10 Scariest Uses Of Make-Up In Horror Movies

9. Marty Rips Off His Face – Poltergeist (1982)

With films like The Texas Chainsaw Massacre, Jaws, and Close Encounters of the Third Kind, Tobe Hooper and Steven Spielberg had already proved capable of creating abject fear and/or heart-warming family wonder. Thus, it’s no surprise that their 1982 collaboration, Poltergeist (about the ethereal abduction of a young girl named Carol Anne Freeling), succeeded equally at both.

Released a couple of years before the MPAA initiated its PG-13 rating in America, Poltergeist is rightly considered the scariest PG movie ever made. Be it brother Robbie’s possessed clown doll or the unearthed cadavers that eventually surround matriarch Diane, it’s full of creepy sights. Even so, it’s the brief but horrendous hallucination of paranormal investigator Marty that takes the cake.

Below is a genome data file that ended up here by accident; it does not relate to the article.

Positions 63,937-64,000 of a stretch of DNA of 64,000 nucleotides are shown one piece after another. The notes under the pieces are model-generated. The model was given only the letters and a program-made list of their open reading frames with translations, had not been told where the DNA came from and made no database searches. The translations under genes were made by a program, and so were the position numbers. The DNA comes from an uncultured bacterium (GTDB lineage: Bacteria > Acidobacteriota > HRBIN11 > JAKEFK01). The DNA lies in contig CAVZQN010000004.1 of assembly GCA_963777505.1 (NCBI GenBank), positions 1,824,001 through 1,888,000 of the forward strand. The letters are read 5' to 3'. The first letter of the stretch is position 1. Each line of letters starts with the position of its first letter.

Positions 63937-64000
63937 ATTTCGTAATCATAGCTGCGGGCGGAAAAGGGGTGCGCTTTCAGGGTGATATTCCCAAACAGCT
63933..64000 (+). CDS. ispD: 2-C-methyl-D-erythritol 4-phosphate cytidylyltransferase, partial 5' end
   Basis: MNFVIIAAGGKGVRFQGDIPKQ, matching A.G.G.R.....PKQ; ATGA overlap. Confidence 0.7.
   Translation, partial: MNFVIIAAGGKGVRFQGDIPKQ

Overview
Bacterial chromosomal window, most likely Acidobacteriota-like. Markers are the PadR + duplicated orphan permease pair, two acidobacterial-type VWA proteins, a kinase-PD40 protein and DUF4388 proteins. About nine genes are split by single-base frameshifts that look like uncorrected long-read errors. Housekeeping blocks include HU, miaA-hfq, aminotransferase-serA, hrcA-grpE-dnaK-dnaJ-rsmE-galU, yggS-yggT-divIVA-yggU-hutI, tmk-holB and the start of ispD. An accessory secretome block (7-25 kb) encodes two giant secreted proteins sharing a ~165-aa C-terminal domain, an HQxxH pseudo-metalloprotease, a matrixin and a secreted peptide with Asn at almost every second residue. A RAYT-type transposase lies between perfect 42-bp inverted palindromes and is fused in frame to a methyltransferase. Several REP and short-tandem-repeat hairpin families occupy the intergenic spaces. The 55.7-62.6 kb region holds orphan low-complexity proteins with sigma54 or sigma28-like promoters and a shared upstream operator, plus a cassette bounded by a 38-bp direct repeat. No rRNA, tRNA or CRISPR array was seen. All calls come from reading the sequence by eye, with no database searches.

On his first night in their home, Marty sees an uncooked steak grow maggots and move across the countertop. Sickened, he rushes to vomit into the bathroom sink, cueing the burning lights to cause blisters on his face. From there, director Hooper alternates between shots of gore falling into the sink and of Marty clawing flesh and tendons from his skeleton. Sure, it's clearly a prop, but that doesn’t stop the intense and primitive flashes from making your own skin crawl, too.

Contributor
Contributor

Hey there! Outside of WhatCulture, I'm a Features Editor at PopMatters and a contributor to Kerrang!, Consequence of Sound, PROG, Metal Injection, Recording Academy/Grammys, and more. I've written books about Jethro Tull and Dream Theater—currently working on one about Opeth—and I run a creative arts journal called The Bookends Review. Oh, and I live in Philadelphia and teach academic/creative writing courses at a few colleges/universities.